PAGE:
Nine hours before Mallory Beach was killed in a horrific alcohol-related boat crash just outside of Parris Island, South Carolina, 20-year-old Paul Murdaugh used his older brother’s ID at a Parker’s gas station a few miles away to buy $48 of booze for that evening, according to documents filed in a recent lawsuit.
Paul Murdaugh handed the cashier an ID that showed his brother, Richard Alexander Murdaugh Jr. – who is several inches taller and more than 70 pounds heavier than him, according to several witness testimonies.
But the cashier, trained to focus on expediency, quickly scanned the ID without noticing that Paul Murdaugh – who was buying White Claws, Natural Light, and Michelob Ultra – was under 21 and using a fake identification, the lawsuit said.
Attorney Mark Tinsley, who is representing Beach’s family in the case, argues in court filings that this transaction was not an anomaly — that Parker’s system for identifying underage customers purchasing alcohol is broken and does not work.
The wrongful death lawsuit filed by her mother Renee Beach is inching closer toward trial as three of the remaining defendants — Parker’s Corporation/ Greg Parker, Richard Alexander Murdaugh and Richard Alexander Murdaugh Jr. — have failed to reach an agreement.
The focus of the civil suit isn’t simply who is at fault for Mallory’s death, it’s who is at fault for Paul Murdaugh’s alleged intoxication prior to the crash.
In the latest lawsuit filings – which include multiple depositions of Parker’s executives – Tinsley exposed a number of problems with the gas station chain’s training program. These problems, he has argued, should have been fixed long before Paul Murdaugh illegally purchased alcohol on February 23, 2019.
Parker’s in fact faced a similar lawsuit in Beaufort County in 2016 after a Hilton Head man was killed in a crash involving a drunk driver who purchased alcohol from one of its stores before the crash.
The driver was also killed in that collision.
Parker’s ultimately reached a settlement with the man’s family, paying them $39,407 in 2018.
During a 2017 deposition related to that lawsuit, attorney David Savage – who specializes in dram shop law – pulled Parker’s general council Blake Greco aside to tell him about resources available to prevent cashiers from making dangerous alcohol sales.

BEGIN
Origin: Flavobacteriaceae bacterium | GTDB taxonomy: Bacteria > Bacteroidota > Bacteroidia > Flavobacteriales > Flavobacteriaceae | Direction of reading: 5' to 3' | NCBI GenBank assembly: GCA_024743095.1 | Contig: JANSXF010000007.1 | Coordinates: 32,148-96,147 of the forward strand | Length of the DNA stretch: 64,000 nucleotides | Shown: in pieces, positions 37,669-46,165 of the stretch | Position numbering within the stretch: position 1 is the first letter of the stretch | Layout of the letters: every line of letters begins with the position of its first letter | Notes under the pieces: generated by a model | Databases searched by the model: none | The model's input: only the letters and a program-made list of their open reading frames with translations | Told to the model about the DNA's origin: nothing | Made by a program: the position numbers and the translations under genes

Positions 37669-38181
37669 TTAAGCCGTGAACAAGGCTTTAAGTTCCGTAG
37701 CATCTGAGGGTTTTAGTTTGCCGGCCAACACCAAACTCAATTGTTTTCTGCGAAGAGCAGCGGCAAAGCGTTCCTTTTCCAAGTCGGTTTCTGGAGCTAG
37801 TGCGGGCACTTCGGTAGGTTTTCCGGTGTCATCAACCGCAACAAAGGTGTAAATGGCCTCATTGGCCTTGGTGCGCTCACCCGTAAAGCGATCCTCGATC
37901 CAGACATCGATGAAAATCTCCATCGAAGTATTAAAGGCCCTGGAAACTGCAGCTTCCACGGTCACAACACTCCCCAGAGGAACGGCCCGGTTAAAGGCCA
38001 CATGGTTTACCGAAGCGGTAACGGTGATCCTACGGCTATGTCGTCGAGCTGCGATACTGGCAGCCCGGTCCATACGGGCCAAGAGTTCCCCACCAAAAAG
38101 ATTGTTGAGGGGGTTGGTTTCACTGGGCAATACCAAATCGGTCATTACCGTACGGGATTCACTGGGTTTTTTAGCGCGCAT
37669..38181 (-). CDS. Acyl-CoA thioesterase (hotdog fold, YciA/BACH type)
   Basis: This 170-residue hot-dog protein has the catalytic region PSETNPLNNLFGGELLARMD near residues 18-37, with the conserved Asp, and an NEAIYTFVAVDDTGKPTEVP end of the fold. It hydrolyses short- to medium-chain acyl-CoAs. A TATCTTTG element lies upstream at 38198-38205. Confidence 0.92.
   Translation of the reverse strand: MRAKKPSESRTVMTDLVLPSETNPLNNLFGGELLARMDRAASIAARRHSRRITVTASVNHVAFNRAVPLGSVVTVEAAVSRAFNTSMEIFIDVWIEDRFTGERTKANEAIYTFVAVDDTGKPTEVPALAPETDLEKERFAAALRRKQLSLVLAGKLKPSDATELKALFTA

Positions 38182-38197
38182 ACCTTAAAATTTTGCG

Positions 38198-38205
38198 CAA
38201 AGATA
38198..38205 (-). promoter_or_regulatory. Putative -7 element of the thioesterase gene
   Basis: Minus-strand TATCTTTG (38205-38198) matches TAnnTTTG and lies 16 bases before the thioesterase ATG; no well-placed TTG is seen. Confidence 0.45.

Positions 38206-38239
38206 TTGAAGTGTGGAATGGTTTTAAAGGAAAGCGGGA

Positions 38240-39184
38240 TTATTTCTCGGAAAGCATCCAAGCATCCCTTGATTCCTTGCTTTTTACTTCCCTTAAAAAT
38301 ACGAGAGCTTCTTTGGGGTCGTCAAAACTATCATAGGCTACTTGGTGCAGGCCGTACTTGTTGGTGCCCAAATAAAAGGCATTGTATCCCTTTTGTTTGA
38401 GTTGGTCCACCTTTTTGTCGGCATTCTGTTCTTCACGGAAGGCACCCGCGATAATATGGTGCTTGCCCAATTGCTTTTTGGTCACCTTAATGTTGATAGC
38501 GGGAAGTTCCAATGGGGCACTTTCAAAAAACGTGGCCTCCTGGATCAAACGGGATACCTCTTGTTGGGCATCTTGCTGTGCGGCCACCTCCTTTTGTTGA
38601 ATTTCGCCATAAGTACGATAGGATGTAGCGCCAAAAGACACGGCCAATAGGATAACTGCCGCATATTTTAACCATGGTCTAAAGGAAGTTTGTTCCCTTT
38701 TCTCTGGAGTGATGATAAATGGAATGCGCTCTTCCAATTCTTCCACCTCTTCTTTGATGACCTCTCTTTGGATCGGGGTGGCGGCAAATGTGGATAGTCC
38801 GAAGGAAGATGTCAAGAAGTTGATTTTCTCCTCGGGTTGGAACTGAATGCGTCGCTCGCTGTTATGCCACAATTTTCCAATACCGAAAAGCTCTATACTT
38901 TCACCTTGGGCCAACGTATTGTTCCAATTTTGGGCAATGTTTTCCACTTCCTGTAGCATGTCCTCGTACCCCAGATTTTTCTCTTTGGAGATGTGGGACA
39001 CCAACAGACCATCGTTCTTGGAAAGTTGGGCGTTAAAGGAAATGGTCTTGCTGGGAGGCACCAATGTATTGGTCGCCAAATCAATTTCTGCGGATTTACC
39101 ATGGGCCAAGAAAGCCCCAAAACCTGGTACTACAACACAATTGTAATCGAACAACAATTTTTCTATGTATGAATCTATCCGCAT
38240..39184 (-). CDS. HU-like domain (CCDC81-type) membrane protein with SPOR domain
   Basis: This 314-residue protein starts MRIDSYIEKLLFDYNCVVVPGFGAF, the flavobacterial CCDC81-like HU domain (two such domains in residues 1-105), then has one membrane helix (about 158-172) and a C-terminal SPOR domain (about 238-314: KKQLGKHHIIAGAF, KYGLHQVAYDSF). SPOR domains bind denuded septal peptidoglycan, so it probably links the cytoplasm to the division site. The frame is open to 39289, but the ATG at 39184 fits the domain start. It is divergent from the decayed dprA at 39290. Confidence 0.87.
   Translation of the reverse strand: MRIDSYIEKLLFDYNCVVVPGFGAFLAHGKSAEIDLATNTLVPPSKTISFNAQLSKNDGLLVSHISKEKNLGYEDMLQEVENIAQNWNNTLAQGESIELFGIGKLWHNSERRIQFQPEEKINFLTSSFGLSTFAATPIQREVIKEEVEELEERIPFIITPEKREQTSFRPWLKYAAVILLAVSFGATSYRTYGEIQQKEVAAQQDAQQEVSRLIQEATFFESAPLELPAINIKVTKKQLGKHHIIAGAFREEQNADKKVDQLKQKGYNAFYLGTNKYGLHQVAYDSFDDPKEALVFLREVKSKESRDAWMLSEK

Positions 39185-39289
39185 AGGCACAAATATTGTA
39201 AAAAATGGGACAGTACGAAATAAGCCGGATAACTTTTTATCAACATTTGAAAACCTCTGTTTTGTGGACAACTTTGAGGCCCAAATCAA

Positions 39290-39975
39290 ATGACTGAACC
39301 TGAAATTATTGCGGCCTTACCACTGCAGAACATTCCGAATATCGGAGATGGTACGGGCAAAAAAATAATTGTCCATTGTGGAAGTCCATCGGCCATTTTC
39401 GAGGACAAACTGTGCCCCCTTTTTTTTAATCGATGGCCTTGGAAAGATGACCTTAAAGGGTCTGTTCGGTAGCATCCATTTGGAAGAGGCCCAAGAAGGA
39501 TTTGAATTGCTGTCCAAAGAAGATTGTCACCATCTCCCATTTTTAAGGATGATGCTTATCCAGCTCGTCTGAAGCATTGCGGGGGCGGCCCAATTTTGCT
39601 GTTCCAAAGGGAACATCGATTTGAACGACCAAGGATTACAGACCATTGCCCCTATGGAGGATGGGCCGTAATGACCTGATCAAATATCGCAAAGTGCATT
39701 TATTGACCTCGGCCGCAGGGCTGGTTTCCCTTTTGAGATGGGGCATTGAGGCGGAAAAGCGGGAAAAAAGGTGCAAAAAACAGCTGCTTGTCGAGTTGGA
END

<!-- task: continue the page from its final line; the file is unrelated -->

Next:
“I’ll never forget, Greco just looked at me and said ‘we’re not worried about this’ and walked out,” Savage told FITSNews. “I was speechless because two people had died after what Parker’s employees admitted under oath was an improper sale.”
Savage said he was “dismayed” because of Parker’s indifference to the deaths of two people all for the sake of profit.
“Now three people are dead and all three deaths were preventable,” Savage said.
Three years later, Greco sat through another deposition in the Beach lawsuit, where he answered more questions related to Parker’s training program and policies for alcohol sales.
Asked multiple times if Parker’s has done anything to change its policy, training, or culture since that previous lawsuit, Greco failed to name any specific examples, but he claimed the company has “improved.”
In Savannah, Parker’s has been cited multiple times in recent years for selling alcohol to minors. Just a few days before Mallory Beach’s death, the chain was cited for selling alcohol to minors, WJCL reported.
When asked in deposition how many times Parker’s has been cited for illegal alcohol sales, Parker’s attorney Mitch Griffith instructed Greco not to answer.
Throughout the lawsuit, Tinsley has argued that Parker’s business model is dangerous — that until Parker’s admits its fault and changes how it handles alcohol sales, more alcohol will be illegally sold from their stores to customers under 21.
Beach’s parents want to make it clear that the lawsuit is about more than their daughter’s tragic death — it is about holding parties accountable so that more tragic accidents do not occur.
“I think that’s the problem … (Parker’s) is not training (its workers) properly, so that’s why kids are coming in with fake IDs or using their brother’s ID and they’re not trained so they don’t know what to look for,” Mallory’s mother Renee Beach said. “If (Parker’s) would start training them properly, it would help save someone else’s life.”
Because of the Murdaugh family’s wealth and status, Beach’s lawsuit is unarguably one of the most high-profile civil cases in South Carolina right now.
Paul Murdaugh’s grandfather, great grandfather, and great-great grandfather all served as solicitors of the 14th judicial circuit from 1920-2006. Because of these powerful family ties, two judges asked to be recused from the case and requested S.C. chief justice Donald Beatty to assign the case to someone else.